As our conversation wound its way around various topics, Tiina asked me about my experiences living in Estonia as a foreigner. Up until this point, the conversation had progressed in Estonian, but then things got complicated.
"Kas sa saad hakkama*?" she asked.
"Mida?" I responded.
"Kas sa saad hakkama?" she asked again.
"Mis hakkama?" I said.
"I am sorry," I continued in English. "Can I start what?"
"Can you manage?" she asked again in English.
The verb hakkama means "to start" in Estonian. When used with saada in a question form, it usually translates as "can you do x?" For instance, kas sa saad mängida? translates as "can you play?" while kas sa saad aidata? translates as "can you help?" But not kas sa saad hakkama? That somehow translates as, "can you manage?"
This reminds me of the time we were at Pille's and I rose to get some more food. Pille brought the plate to me and ordered me to tõsta ise. "Raise it up by myself?" I asked, somewhat foolishly. In English we would have said "help yourself," but in Estonian, apparently, one uses the fork to literally "raise" or "lift" or tõsta the food on to their plate.
But back to managing. That was an interesting question indeed. I gather from reading some of the comments on this blog that some people simply cannot manage dealing with the rednecks of Paide, and have opted to deal with the earthquakes and mudslides of California instead. But, I feel that given enough time, I could learn "to manage" anywhere.
Occassionally, I get a weird feeling when I am driving through the environs of Tartu, looking over magnificent, sprawling fields and endless blue skies, with the radio on playing some accordion-backed Estonian classic. I feel that this place is very special and endearing. And yet, at the same time, I know in my bones that I am not of this place, nor will ever be of this place. I am a foreigner.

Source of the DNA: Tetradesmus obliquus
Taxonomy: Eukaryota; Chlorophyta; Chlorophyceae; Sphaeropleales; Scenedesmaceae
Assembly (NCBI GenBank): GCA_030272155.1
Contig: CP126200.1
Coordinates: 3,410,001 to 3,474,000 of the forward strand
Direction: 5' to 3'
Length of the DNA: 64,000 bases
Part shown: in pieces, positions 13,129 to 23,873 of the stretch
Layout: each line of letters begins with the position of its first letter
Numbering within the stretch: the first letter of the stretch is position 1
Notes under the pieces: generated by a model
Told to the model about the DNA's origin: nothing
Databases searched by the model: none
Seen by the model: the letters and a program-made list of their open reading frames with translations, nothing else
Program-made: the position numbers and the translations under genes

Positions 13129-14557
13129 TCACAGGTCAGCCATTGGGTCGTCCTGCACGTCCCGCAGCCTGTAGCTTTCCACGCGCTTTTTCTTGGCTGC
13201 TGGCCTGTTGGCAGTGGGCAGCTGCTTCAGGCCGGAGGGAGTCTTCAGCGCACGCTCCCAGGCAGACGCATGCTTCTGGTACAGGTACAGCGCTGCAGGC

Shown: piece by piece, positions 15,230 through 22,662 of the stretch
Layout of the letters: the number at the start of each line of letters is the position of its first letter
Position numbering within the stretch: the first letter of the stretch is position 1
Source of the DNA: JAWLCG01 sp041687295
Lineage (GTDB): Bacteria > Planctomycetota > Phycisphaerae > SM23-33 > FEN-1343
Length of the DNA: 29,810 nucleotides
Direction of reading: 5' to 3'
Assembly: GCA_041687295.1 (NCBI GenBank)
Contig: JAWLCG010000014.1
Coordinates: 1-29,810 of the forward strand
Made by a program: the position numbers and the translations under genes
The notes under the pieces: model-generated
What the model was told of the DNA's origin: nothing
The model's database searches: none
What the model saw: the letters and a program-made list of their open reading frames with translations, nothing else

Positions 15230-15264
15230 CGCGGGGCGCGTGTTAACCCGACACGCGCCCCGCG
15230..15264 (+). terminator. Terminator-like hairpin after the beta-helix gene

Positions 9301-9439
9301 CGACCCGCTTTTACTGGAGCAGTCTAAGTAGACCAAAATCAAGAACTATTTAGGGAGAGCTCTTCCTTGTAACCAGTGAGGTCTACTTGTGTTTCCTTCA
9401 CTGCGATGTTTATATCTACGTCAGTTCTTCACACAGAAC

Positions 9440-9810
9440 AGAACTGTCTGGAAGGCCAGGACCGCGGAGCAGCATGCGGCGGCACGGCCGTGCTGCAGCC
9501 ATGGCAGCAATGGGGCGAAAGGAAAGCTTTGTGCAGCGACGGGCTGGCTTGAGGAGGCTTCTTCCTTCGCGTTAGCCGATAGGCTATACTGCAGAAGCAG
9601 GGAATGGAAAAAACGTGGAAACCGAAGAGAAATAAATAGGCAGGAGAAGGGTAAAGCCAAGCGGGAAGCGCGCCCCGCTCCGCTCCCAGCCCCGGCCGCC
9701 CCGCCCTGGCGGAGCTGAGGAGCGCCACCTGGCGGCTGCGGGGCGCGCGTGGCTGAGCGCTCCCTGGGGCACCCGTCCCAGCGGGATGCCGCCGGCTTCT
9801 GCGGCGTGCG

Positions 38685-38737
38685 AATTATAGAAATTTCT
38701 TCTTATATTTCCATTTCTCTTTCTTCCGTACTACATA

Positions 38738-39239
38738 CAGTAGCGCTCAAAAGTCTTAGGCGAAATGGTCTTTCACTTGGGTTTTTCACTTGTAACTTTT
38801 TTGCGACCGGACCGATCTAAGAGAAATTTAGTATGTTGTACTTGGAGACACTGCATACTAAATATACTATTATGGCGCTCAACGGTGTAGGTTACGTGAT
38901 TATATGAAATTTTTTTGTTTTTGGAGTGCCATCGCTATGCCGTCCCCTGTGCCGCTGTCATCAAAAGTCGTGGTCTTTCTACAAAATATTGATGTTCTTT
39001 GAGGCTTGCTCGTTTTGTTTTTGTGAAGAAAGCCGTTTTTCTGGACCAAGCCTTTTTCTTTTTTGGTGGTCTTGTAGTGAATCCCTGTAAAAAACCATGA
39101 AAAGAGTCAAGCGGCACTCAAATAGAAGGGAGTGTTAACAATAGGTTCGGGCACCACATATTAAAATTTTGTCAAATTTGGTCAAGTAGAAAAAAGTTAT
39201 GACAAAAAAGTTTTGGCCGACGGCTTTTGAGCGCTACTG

Fortunately for me, Estonia is an anonymous, northern European country, where nobody really cares where you come from, or at least they won't tell you they care to your face. All social interaction is conducted at arms length, and so it is easier to manage here than, say, in Germany or France or even the UK, where one might feel they are stuck in cultural quicksand, sinking into an abyss of foreignness.
In the UK, one might feel that they are being suffocated by Britishness. I recall sitting next to a drunk Briton on a bus in Kidlington as he explained to me how Portuguese football coach José Mourinho's managerial skills left much to be desired -- as if I knew what he was talking about, or could bring my own anglo slang to the party. Thankfully, nothing like that would happen to you in Estonia, as people don't speak to each other on public transport.
So, yes, I can manage. It was nice of Tiina to ask that -- to imagine that I might too have feelings and sentiments about my own life. Honestly, I am so immersed in my daily routines, that these larger existencial questions often pass me by. But can some people not manage? And why? Those are interesting questions.
* This post has been updated to correct a spelling error. I originally wrote hakkada instead of hakkama. The Estonian language takes two verb endings -ta/da and -ma. I have generally learned the distinction of when to use them by ear. I have also learned to spell some words by ear. It should be hakata, rather than hakkada. Why does hakkama have two 'k's while hakata only has one 'k'? I don't know.